05
Aug-2014

“Moving as resting”

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In the above picture I am taking a moment from a trail run with my brother to enjoy the view on Meginticook Mountain, Maine USA.

The birds haven’t even woken yet, save for a determined Drongo and an ambitious sparrow. Its dark and the cocoon I dwell in under the duvet envelopes me in the warmth of my own small inner world. I’m slowly emerging from a complex dreamscape. I hear crickets, but not the cacophony of insect violinists outside my window, but rather the ‘cricket’ option on my phone’s alarm settings. It is time to race. It’s the middle of a South African winter, and so I have tucked my running tights, my top and my heart rate monitor in with me before going to bed, like a child with a teddy bear. The clothes are warm and I change under the covers, to avoid an unnecessary encounter with the cold air that lurks beyond my cocoon.  My GPS running watch is applied to my wrist, its cold and makes the hairs on my arm lift up in protest. Its time: I have to leave the cocoon soon if I am going to make the starting line on time.

This usually sums up my Saturday and even Sunday morning, for some its not your idea of a Good Holiday, but save for the difficult transition from bed to frost covered starting line, being out on the trail is for me the best holiday I can imagine. Running is perhaps the closest I will come to flying. It is not that I haven’t tried other ways to fly. As kids, my brother and I constructed a variety of flying ‘machines’ made from gum tree poles and large gold wall paper, my mum had salvaged from a late 70s matric dance decorating endeavor. Although we never flew, our hearts did, and running down the bank and off the retaining wall were exhilarating and etched into childhood story. Today, Letting gravity pull me down a mountain, as my feet momentarily catch me from falling, feels the same. I feel as if I am about to lift off, and there are times where I am airborne, as I attempt to avoid a log, a boulder, a stream.

Below: Half way up the mountain in the Drakensberg escarpment, a trail running weekend with by best buddy Cameron.

image 4The freedom and joy I draw from running trails, marathons and triathlon does not seem to be limited to my own experience, as despite the frigid conditions, a cold winter drizzle, or a even a heavenly downpour; there is always a large gathering of fidgety and excited fellow racers at the starting line: stretching, giggling and chattering. This is not just my idea of fun, it seems to be shared by many. So much so that people choose to go on `Race-cations’. Indeed, I have close friends who periodically go on racing holidays, in which everyone in the family has an event suited to their interest and ability on their holiday itinerary. This is becoming a greater trend, as marathons and triathlons are growing globally and can be found in a rich variety of exotic destinations.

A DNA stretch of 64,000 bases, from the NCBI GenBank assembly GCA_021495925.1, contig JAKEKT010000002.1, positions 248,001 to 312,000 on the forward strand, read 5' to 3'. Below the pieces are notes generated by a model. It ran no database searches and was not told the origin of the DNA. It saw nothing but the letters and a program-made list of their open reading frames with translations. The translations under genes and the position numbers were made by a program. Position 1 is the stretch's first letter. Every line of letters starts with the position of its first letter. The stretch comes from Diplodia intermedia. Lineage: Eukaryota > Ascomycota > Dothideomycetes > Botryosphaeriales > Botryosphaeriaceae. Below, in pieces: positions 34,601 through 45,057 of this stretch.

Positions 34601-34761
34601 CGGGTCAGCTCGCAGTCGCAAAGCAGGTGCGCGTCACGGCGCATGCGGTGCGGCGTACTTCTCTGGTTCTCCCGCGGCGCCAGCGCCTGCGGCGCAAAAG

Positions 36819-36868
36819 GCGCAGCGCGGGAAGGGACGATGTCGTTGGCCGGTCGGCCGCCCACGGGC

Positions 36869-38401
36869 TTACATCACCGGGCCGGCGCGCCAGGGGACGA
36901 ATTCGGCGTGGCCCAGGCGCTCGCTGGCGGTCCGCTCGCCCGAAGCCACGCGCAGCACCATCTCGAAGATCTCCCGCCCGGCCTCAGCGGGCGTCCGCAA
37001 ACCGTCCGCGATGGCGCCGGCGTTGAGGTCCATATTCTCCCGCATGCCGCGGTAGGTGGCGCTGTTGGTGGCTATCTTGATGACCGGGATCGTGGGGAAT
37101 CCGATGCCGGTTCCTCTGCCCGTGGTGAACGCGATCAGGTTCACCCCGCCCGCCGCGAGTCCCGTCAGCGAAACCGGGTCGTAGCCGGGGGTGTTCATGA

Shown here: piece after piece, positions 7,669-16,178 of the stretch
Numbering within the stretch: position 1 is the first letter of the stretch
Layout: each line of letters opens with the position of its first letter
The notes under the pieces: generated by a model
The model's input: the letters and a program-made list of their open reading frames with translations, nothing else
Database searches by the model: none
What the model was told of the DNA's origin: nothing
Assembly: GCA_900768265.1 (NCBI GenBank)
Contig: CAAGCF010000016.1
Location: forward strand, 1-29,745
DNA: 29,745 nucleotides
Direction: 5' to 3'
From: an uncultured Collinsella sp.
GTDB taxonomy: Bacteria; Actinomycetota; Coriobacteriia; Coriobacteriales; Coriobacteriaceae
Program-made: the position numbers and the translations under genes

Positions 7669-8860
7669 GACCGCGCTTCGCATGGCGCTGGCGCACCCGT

Below: Half way up the mountain in the Drakensberg escarpment, a trail running weekend with by best buddy Cameron.

image 2Yet the holiday does not only exist in a planned trip to somewhere curious and littered with curios. Instead I find that I take up to two holidays a day, in my daily run, cycle or swim. These might last for 40 minutes or two hours, regardless of how much time I have: it is in those moments between each footstep, each peddle turn and each stroke that I find freedom, that I relax, that I am embodied and in the moment. Once again I am that little kid running down the hill with torn golden wall-paper and gum-tree leaves floating down along my wake. I am flying.

A simple jog, cycle or swim, is the ultimate Good Holiday, as it liberates us from the world of bills, Facebook, traffic, laundry, and small talk. It is our time to play, and to be, just be.  Through a stroke of luck, or divine intervention this activity is seen to be socially acceptable, we are allowed to take time from our lives and be active. Yet what I have found is that while my body is active, my mind and my heart has time to rest, to recuperate. Running is when my mind and my heart get a chance to lie on the beach and drink Pina-coladas and day-dream.

In the below picture I am arriving near the finish line of a 15km Trail run in Shongweni Valley Nature Reserve in Kwa-Zulu Natal, South Africa. I managed a podium finish, with a third place.

Image 1So if you feel you are long overdue for a holiday, but only have 40 minutes to spare, I suggest you put on some running shoes, mount your bike, or slip into a swimsuit and get out there and move, its will be the cheapest and most rewarding holiday you will have this week!

Words: Dylan McGarry

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